[hackerspaces] Looking for some insight from other S.O.O.H.

nicolle n. superherogirl at gmail.com
Wed Feb 9 06:19:42 CET 2011

i'm right there with you on group classes, and the importance of having
people in the space.  things like classes and open-to-the-public hackathons
are great for getting the word out and getting new people into the space.

co-working is something i've always been a little wary about at a
hackerspace, though.  people deciding on their own to work on some job stuff
at the space, fine.  having a desk for people to set out any kind of
projects that need a desk, fine.  where it may get dicey to invite
co-working is if, during the day, someone wants to co-work and someone else
wants to do something fairly loud.  even though that may not usually happen,
there's a potential for conflict there...and the idea of someone being able
to play the "this is for my job, knock it off with that project of yours"
card at a hackerspace might be dangerous for people's likelihood of
continuing to see the space as a safe and open haven for project work.

and one thing...just because there are people at your space who aren't into
infosec doesn't mean you're any less of a "hackerspace".  infosec is just
another skill, just like lockpicking or knife sharpening or anything else.
different people at a hackerspace are interested in different things, and
have different skill levels at them.  the key to a hackerspace is that it's
a place that people are comfortable and excited to bring themselves and
their projects, and willing to share their skills with people who are
interested in learning them.  it's a place of project progress and knowledge
exchange, not limited to any particular subject--and only limited by the
interests of the people who come in.


On Tue, Feb 8, 2011 at 10:46 PM, Nate Bezanson <myself at telcodata.us> wrote:

> > If anyone else has been through this 'how active should we be'
> > discussion, and has some good advice, please email me off-list. I'll
> > give the details there.
> Nah, I'm not gonna get into the meta discussion here, I'd rather talk
> about activity directly. And I think that's appropriate on the public
> list.
> Activity breeds activity. When you come into the space and nobody's there,
> you do your thing and leave again. But overlapping activities become
> hangout time, and when the space is a fun place to hang out, people bring
> their friends along.
> Some of this means more members. If the space isn't fully utilized yet,
> then it can/should accommodate more members! At some point, you'll hit a
> critical mass where activity becomes self-reinforcing and the space
> transforms into a vibrant community. Reaching that point is hard.
> One thing that's worked for us at i3Detroit is entry-level classes.
> Lockpicking seems particularly interesting to newbies who read the blog of
> a "hackerspace". Blade sharpening and welding have also been very well
> attended. Find the entry-level stuff that fits your facilities, and teach,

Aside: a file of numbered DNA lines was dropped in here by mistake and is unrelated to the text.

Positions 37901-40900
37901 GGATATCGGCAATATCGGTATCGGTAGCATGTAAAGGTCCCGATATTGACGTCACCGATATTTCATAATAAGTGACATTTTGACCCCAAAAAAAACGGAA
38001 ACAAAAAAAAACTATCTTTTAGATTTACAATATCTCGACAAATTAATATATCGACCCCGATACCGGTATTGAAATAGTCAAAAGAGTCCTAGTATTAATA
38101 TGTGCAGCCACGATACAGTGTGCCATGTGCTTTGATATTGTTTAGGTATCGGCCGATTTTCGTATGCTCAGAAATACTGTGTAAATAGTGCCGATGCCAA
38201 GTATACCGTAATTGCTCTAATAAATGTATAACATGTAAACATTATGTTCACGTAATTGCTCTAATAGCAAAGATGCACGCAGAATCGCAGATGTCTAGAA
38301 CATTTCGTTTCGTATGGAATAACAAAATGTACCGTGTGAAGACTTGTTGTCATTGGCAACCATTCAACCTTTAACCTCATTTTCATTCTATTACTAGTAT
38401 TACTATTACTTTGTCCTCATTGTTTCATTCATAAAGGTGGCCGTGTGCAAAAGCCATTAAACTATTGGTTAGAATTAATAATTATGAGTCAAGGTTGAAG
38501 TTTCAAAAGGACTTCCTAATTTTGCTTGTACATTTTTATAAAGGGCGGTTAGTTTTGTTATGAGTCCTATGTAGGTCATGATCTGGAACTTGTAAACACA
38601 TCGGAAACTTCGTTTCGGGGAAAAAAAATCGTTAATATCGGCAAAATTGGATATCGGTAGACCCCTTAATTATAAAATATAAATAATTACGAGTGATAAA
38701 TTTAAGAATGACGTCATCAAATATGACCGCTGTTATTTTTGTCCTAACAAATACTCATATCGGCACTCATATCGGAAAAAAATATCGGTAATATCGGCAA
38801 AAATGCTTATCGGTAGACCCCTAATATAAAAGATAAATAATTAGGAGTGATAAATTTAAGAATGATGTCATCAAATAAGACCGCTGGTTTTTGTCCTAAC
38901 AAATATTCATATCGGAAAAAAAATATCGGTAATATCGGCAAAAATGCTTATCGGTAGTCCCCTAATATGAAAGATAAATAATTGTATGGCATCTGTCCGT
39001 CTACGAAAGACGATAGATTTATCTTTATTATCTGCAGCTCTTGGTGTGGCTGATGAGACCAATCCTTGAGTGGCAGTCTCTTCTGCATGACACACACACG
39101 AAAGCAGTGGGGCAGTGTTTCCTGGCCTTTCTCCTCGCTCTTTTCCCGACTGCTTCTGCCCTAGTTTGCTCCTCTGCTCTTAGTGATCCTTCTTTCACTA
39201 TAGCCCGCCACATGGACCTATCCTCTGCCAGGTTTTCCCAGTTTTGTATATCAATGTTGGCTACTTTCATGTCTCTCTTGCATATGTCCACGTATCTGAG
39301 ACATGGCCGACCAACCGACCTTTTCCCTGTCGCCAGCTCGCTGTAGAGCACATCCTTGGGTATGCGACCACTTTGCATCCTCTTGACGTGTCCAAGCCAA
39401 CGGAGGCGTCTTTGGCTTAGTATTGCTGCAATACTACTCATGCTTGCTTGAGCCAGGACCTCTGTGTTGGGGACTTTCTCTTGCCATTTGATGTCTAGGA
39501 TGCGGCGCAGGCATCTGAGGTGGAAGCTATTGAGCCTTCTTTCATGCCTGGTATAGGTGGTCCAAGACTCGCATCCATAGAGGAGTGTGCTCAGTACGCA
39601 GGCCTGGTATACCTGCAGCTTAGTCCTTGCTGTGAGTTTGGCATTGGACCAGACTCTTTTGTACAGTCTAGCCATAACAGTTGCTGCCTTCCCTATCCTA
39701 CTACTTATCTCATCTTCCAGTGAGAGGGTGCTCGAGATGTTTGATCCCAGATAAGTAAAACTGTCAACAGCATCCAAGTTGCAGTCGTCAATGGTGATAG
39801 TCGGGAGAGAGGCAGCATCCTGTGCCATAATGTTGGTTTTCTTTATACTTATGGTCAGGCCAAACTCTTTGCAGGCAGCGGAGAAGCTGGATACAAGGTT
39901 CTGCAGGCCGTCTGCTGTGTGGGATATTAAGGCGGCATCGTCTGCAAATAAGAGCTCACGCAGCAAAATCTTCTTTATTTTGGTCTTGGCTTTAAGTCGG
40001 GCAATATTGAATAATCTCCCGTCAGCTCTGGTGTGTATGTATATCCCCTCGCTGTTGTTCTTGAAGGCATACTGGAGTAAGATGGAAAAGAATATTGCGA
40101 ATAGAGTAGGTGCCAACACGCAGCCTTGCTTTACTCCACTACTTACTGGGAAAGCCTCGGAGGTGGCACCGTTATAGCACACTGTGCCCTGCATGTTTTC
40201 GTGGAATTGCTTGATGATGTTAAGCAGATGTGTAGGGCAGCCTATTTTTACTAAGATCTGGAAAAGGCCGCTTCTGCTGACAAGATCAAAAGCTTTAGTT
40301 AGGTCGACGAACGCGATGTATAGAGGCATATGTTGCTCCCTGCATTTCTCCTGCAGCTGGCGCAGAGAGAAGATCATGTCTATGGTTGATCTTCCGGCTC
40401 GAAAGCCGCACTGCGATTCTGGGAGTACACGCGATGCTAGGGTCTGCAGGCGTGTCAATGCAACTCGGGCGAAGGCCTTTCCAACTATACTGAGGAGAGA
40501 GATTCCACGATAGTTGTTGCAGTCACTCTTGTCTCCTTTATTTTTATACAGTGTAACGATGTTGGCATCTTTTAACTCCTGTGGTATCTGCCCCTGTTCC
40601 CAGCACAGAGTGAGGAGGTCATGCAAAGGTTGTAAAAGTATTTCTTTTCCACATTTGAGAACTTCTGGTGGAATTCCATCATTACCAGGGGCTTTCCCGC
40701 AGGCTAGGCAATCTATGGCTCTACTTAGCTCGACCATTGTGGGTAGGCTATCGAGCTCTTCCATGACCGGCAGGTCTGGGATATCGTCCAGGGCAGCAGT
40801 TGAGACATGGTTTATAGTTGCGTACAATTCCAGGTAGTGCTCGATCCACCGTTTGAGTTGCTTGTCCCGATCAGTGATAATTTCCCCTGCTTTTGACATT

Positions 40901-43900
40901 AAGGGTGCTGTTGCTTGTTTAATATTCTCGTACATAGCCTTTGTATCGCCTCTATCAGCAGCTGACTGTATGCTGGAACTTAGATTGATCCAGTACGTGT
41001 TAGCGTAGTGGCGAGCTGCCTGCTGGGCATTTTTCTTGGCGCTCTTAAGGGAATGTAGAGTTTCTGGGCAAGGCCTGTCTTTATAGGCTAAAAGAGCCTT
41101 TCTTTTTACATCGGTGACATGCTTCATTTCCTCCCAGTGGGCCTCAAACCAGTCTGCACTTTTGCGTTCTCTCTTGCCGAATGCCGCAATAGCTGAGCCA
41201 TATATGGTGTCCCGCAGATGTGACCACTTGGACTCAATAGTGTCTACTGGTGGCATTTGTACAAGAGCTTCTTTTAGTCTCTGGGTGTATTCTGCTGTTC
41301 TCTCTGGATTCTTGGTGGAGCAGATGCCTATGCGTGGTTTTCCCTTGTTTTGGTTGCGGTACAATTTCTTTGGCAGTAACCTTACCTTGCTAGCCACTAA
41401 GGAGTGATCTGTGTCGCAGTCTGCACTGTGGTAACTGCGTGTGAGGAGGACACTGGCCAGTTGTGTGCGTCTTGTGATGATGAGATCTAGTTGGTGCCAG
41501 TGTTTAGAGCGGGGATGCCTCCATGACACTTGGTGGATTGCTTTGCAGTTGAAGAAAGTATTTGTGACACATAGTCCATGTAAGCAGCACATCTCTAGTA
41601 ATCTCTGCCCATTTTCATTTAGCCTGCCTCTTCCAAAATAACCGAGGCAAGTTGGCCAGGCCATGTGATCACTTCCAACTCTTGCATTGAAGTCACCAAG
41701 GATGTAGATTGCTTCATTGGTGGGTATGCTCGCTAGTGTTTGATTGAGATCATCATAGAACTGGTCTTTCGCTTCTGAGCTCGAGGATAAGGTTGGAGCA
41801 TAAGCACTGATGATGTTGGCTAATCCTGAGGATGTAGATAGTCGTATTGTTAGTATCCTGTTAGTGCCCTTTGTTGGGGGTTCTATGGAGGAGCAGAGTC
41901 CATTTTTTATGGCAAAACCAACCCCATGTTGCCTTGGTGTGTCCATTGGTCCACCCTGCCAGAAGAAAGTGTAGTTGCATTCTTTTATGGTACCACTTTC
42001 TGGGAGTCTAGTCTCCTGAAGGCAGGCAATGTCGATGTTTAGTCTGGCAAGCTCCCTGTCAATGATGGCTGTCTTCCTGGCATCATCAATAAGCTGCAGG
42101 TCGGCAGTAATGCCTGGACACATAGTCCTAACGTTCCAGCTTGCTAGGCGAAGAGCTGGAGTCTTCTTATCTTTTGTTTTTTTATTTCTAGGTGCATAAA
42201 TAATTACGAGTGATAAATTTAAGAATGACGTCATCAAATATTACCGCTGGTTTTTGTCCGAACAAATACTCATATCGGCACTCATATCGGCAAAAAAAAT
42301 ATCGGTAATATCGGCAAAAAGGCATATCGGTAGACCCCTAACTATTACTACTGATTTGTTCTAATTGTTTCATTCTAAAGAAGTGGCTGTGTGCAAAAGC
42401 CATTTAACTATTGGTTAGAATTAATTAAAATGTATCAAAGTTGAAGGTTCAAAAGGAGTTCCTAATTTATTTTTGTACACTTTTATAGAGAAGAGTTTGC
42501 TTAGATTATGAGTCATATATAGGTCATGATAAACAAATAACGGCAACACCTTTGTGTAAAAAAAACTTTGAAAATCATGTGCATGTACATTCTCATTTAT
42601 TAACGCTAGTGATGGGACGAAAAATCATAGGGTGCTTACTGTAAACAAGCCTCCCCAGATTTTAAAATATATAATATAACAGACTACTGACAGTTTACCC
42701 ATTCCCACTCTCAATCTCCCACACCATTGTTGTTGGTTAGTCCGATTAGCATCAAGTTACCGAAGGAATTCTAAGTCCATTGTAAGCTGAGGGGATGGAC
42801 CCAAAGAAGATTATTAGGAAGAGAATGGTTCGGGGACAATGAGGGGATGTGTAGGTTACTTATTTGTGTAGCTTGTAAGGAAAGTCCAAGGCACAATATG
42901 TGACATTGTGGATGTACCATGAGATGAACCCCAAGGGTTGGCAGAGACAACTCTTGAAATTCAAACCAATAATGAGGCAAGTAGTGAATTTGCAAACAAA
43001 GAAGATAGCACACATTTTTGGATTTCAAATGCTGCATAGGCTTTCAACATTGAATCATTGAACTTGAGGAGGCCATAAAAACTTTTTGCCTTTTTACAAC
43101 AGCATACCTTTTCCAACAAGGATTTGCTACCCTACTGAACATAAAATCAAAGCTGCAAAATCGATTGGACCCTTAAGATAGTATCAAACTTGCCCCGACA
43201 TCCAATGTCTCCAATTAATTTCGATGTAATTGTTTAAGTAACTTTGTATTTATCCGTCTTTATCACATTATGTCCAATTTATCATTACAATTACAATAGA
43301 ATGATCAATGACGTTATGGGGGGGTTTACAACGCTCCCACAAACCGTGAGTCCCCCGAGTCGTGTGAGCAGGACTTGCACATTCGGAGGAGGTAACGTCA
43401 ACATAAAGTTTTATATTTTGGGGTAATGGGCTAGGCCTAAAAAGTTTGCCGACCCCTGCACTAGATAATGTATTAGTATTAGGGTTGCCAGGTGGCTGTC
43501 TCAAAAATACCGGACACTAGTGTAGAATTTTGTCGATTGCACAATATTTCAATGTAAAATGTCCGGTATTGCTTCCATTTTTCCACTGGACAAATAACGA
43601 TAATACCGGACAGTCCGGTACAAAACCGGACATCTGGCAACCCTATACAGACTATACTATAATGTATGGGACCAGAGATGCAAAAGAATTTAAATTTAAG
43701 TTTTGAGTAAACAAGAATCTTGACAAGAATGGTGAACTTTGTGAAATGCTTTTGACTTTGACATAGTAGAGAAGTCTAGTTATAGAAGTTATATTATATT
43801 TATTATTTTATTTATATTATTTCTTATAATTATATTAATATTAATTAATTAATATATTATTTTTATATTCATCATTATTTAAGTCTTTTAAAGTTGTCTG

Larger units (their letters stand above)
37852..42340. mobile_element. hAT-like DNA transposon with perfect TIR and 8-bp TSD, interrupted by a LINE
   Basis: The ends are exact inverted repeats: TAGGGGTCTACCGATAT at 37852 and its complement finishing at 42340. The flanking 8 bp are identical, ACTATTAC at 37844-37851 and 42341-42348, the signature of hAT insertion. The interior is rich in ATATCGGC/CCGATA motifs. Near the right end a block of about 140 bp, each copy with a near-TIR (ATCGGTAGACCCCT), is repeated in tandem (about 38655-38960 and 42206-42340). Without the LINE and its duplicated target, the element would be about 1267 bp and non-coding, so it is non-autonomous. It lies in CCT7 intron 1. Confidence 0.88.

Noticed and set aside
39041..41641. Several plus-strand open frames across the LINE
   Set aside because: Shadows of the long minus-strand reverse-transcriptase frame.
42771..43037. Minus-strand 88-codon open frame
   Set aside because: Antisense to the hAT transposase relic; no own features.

> teach, teach! We typically pick up one or two new members from a class of
> 20. Many of them don't renew after the first month, but plenty do, and
> there you have more activity. And someone who's new to lockpicking might
> be a lvl 9 mage at woodworking...
> Another thing that's brought people into the space regularly is supporting
> a FIRST robotics team. The high-schoolers don't pay dues (providing them
> with workspace is one of the community-enriching activities we brag to the
> IRS about), but they bring ideas and noise and dust and all the other
> byproducts of learning and doing.
> And if you're thinking "Welding and knife sharpening? That doesn't sound
> like the hackers I know!", you're right. I'm resigned to the notion that
> we're a makerspace. When a member asked what an infosec con was, it popped
> into sharp relief for me, and I walked around in a daze for a day or two.
> But I've realized I'm totally okay with the idea, because we share the
> same ethic, and the more the space is filled with people with *different*
> skills, the more interesting the community becomes.
> One other thing: Group projects to rally behind. When we entered that
> Instructables laser contest, we all went on a
> call-grandma-and-have-her-vote blitz, which was a bit silly at times but
> really energized the group. Finishing up our individual (and each other's)
> projects for Maker Faire was a great last-minute push, which really
> brought people together. And every few months, we organize a
> potluck/lock-in/all-night work party to chew down the spacewide to-do
> list. One or two members will do a bunch of planning and purchasing to
> make sure that when the hands are available, the work is doable. Turnout
> for these work parties has been astonishing, and as long as they're kept
> fairly infrequent, interest seems to grow each time.
> There's been some talk of dedicating a few desks to "co-working" space to
> attract some daytime activity, since most members are only around during
> evenings and weekends, but that hasn't really materialized yet. Personally
> I love the idea, as I believe the group can only benefit from higher
> utilization.
> -Nate-
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"despite these imperfections
despite all i say
inside in recollections
i'm done with yesterday"
by Adema
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